Relationship between Data Quality and MDM

Melissa IN Team | Data Quality, India, Master Data Management | , , ,

When businesses need to make decisions about their future, they rely on data. Data is what determines where the next store should be opened, how to segregate customers on email lists, etc. Businesses deal with a plethora of data and it doesn’t help that the data is varied and formatted in different ways. Decisions taken based on poor quality data will have a poor outcome. So, to make data useful, you need high-quality data and an efficient Master Data Management system.

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5 Ways To Use A CDP To Optimize Data Quality

Melissa IN Team | Customer Data Platform, Data Quality, India | , , , ,

In today’s customer-centric environment, businesses must be able to predict customer needs and offer personalized service. Your ability to do this is determined by the quality of customer data held. Poor data quality can keep even the best marketing campaigns from succeeding. According to a study, sales teams lose approximately $32,000 per sales rep and 550 hours just because of bad data. Read more “5 Ways To Use A CDP To Optimize Data Quality”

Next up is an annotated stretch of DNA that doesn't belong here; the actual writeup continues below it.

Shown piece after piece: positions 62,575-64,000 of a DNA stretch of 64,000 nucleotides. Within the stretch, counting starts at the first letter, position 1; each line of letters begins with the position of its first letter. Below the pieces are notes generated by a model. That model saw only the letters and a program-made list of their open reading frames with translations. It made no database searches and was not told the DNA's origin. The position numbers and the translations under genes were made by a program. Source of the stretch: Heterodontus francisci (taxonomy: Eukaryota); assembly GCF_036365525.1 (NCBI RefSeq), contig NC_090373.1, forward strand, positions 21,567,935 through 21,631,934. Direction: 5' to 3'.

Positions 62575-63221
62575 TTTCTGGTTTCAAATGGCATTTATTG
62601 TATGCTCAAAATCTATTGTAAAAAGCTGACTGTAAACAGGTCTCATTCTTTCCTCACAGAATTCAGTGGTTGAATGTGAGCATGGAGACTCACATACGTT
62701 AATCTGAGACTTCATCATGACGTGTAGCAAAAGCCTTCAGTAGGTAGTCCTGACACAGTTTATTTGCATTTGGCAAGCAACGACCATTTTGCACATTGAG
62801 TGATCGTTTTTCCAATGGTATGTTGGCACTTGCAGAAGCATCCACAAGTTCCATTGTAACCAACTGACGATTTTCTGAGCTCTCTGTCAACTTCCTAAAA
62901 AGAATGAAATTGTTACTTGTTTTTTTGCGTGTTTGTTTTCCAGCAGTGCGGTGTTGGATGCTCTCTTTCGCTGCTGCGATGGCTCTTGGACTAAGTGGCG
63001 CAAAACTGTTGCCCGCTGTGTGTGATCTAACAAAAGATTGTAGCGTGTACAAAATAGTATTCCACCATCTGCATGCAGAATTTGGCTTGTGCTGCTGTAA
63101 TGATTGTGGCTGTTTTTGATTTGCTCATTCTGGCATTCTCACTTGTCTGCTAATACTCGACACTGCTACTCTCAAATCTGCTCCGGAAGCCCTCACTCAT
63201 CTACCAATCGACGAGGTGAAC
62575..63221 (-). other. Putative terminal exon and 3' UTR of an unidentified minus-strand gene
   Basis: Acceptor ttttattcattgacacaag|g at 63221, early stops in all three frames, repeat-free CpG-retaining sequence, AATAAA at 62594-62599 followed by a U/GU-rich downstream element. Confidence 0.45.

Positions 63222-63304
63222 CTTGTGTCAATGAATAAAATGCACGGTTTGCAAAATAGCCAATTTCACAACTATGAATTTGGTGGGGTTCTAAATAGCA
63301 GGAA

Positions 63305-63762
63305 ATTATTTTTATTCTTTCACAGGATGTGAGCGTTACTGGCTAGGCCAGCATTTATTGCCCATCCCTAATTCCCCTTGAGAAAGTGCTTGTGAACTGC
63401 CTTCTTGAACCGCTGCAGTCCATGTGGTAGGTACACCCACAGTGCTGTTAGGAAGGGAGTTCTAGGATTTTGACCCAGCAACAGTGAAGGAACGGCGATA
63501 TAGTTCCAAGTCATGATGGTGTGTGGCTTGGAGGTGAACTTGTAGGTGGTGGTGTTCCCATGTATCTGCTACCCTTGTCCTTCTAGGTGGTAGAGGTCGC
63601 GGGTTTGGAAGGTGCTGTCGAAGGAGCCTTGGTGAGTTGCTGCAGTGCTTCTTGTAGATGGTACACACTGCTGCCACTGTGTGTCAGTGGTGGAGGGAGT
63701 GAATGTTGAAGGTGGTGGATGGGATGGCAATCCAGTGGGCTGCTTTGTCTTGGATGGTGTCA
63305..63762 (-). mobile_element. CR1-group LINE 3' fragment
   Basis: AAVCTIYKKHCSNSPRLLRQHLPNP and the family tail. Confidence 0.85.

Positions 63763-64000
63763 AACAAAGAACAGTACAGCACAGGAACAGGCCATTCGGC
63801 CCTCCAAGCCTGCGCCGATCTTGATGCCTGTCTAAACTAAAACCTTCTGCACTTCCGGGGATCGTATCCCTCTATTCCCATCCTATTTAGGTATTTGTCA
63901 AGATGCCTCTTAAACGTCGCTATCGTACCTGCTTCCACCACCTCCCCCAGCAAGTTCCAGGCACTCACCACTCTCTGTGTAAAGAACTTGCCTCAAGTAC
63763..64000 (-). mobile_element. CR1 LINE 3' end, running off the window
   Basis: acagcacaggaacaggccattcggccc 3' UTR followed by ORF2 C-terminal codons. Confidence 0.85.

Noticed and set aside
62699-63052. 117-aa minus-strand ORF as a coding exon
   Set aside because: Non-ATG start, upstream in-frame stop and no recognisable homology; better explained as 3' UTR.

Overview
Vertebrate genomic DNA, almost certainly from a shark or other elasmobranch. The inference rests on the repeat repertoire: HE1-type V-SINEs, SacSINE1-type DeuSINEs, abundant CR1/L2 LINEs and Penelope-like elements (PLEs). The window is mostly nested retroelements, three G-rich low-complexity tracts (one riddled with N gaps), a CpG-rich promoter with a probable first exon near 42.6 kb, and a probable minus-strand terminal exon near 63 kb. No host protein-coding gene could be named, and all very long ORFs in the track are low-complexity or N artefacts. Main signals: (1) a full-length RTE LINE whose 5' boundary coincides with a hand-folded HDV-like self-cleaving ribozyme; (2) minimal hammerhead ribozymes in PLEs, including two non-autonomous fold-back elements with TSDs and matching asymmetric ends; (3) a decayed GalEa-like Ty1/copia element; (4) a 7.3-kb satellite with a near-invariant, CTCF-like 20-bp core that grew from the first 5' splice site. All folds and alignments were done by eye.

The Evolution Of Data Quality

Melissa AU Team | Data Quality | , , ,

How do brands decide where to open a store? How does an entrepreneur decide where to advertise his new company? What makes a company decide to promote one product and not the others? Data – all of these decisions are based on data.

Today, finding data is easy but this is not enough. To support good short-term and long-term decision making, businesses must ensure that they rely on good quality data. This means that it must be an accurate representation of reality. It must be:

• Accessible
• Accurate
• Complete
• Timely
• Unique
• Reliable
• Relevant

These criteria developed over time as businesses grew more and more reliant on data. Let’s take a look at this evolution.

Establishing The Importance Of Data Quality

The term ‘Business Intelligence’ (BI) was established by Professor Richard Millar Devens in 1865. It was first published in his Cyclopædia of Commercial and Business Anecdotes. The term was used to describe how Sir Henry Furnese gathered data and acted on it in a bid to boost profits.